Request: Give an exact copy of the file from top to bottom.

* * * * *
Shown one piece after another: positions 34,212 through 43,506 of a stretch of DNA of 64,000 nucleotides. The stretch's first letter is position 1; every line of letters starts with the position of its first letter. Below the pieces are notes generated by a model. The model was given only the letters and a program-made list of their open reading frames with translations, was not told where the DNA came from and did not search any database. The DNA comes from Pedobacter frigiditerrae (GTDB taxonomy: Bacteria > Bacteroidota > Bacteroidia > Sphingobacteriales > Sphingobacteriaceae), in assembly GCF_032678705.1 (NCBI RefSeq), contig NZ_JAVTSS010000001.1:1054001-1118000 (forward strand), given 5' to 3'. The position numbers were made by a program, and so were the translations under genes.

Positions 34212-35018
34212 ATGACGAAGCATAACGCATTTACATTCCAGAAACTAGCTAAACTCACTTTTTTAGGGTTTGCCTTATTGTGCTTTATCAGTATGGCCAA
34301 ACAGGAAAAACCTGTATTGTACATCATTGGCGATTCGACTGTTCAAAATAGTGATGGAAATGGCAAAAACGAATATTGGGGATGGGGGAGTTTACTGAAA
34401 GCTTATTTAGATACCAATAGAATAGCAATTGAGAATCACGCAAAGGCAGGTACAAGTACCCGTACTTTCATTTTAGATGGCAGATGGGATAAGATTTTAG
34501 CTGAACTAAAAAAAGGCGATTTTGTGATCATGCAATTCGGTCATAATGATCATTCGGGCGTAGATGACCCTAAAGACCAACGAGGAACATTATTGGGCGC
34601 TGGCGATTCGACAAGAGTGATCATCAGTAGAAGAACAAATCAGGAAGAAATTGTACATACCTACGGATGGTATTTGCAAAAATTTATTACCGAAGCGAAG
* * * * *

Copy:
Shown one piece after another: positions 34,212 through 43,506 of a stretch of DNA of 64,000 nucleotides. The stretch's first letter is position 1; every line of letters starts with the position of its first letter. Below the pieces are notes generated by a model. The model was given only the letters and a program-made list of their open reading frames with translations, was not told where the DNA came from and did not search any database. The DNA comes from Pedobacter frigiditerrae (GTDB taxonomy: Bacteria > Bacteroidota > Bacteroidia > Sphingobacteriales > Sphingobacteriaceae), in assembly GCF_032678705.1 (NCBI RefSeq), contig NZ_JAVTSS010000001.1:1054001-1118000 (forward strand), given 5' to 3'. The position numbers were made by a program, and so were the translations under genes.

Positions 34212-35018
34212 ATGACGAAGCATAACGCATTTACATTCCAGAAACTAGCTAAACTCACTTTTTTAGGGTTTGCCTTATTGTGCTTTATCAGTATGGCCAA
34301 ACAGGAAAAACCTGTATTGTACATCATTGGCGATTCGACTGTTCAAAATAGTGATGGAAATGGCAAAAACGAATATTGGGGATGGGGGAGTTTACTGAAA
34401 GCTTATTTAGATACCAATAGAATAGCAATTGAGAATCACGCAAAGGCAGGTACAAGTACCCGTACTTTCATTTTAGATGGCAGATGGGATAAGATTTTAG
34501 CTGAACTAAAAAAAGGCGATTTTGTGATCATGCAATTCGGTCATAATGATCATTCGGGCGTAGATGACCCTAAAGACCAACGAGGAACATTATTGGGCGC
34601 TGGCGATTCGACAAGAGTGATCATCAGTAGAAGAACAAATCAGGAAGAAATTGTACATACCTACGGATGGTATTTGCAAAAATTTATTACCGAAGCGAAG